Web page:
I came back to writing in the late eighties; then in the nineties I began trying to get published, sending short stories and novels to various publishers and literary agents and entering one or two competitions. I did write computer game reviews for magazines and had a regular column in the evening paper commenting on local events but I didn’t count that as proper writing.

Anyway, after almost a decade of rejection I signed up for an MA in creative writing in the hope that it would teach me how to write in the correct way to get published. I found the course very easy and flew through it in a year while continuing to earn money as a full-time self-employed computer consultant. My work on the MA attracted nothing but praise from the lecturers and tutors – it wasn’t a graded MA, but I was told if it was I would have had a distinction. But, six years later in 2005 with nothing apart from a few newspaper and magazine articles published I decided to self-publish my own work.

In the more than a decade since then I have self-published four novels, two books of short stories, a book of my poetry and a sort of random collection thing. Alongside all that, in the nineties I started studying and writing scripts for TV, film and theatre, sending my work to many production companies with no success. There’s a lot more I could say about this but it leads to the same sad story of rejection. In 2001 I spent a year studying media production and flew through that course as well, writing and directing a short film as my final assignment.

Also around the year 2000 I discovered painting and over the next seven or eight years painted a couple of hundred, mostly large, canvases. I held a couple of self-organised exhibitions and sold a few paintings, not for much I must add.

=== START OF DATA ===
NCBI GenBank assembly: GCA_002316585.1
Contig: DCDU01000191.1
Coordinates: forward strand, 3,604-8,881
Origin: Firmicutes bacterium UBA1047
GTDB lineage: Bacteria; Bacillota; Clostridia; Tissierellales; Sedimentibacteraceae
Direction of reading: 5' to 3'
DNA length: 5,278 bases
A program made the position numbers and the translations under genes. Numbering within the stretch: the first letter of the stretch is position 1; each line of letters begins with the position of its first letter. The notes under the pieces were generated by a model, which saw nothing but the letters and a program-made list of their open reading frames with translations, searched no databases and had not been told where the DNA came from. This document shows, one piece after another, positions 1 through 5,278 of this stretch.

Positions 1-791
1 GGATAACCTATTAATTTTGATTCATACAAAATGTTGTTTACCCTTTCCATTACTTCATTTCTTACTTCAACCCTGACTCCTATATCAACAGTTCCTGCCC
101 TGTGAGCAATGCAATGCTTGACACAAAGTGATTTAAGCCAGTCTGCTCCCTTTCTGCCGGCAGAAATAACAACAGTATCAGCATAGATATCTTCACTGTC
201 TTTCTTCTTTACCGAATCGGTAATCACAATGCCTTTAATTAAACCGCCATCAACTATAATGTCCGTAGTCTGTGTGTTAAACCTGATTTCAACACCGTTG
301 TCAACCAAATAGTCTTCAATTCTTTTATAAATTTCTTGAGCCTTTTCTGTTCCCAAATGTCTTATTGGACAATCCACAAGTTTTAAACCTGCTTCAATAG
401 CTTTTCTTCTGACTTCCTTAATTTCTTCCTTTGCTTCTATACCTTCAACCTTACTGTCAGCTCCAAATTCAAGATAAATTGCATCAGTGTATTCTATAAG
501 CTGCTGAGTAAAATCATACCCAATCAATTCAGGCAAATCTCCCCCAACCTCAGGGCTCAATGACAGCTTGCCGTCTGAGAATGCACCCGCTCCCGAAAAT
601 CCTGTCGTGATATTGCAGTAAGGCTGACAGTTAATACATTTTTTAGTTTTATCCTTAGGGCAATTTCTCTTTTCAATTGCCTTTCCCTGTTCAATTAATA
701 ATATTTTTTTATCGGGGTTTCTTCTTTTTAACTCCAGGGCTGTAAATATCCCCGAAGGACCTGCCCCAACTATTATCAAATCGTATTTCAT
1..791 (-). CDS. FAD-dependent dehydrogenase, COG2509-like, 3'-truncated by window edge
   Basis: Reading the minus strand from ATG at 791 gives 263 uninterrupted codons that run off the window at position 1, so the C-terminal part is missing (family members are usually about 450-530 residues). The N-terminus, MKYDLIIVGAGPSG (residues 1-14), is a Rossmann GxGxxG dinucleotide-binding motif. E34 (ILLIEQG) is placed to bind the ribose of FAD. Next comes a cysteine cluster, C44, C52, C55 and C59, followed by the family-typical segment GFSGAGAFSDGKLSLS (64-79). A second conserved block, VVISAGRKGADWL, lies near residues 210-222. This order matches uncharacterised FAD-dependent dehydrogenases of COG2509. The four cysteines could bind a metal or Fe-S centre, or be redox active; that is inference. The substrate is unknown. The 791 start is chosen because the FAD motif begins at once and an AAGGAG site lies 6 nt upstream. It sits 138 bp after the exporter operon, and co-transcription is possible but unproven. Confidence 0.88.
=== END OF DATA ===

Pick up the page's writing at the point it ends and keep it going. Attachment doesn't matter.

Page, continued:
Overall I’ve written songs – a whole rock-opera, poems, stories, blogs, articles, novels, plays and TV and film scripts, and I’ve written everything in a variety of styles and formats, abstract and straight narrative, long and short, drama, comedy, non-fiction, political. I’ve also recorded audio and video of some of my work, though I keep most of that to myself. My latest project is a soap-opera called Tafftown – more about that later.

But still, in my 65th year I have not managed to get anyone with the wherewithal interested in my work.

Sorry to bore you with what is in any case an incomplete list so I’d better get to the point, which is, to talk about what I have christened ‘The Artistic Imperative’, a phrase that may have been used before for all I know, but for me it means that I am driven to express myself, there is a compulsion, a calling, a feeling of certainty that I am an artist – that’s what I am. I am not a manager in a car factory, I am not a shopkeeper, soap-maker, computer programmer, web designer, publisher, teacher, trainer, maintenance engineer nor a painter and decorator, to name a just a few of the jobs I’ve had.

I am an artist, a true and proper artist. Going to art school has nothing to do with it, as much as my MA in Creative Writing has nothing to do with being a writer – those things are easy, anyone can go to art school or university and get degrees, even a PhD, in anything, but it doesn’t make them an artist. They may be an artist or a writer or whatever but it’s got nothing to do with qualifications gained by the grace of the gatekeepers who inhabit such places, as helpful and lovely as most of them are.

I know a lot of people who are artists of one sort or another – painters, sculptors, writers, poets, actors, singers, musicians and so on. I don’t know how they feel I can only speak for myself – and I’m sure I am an artist.

I am an artist.

And that is what I mean by ‘The Artistic Imperative’.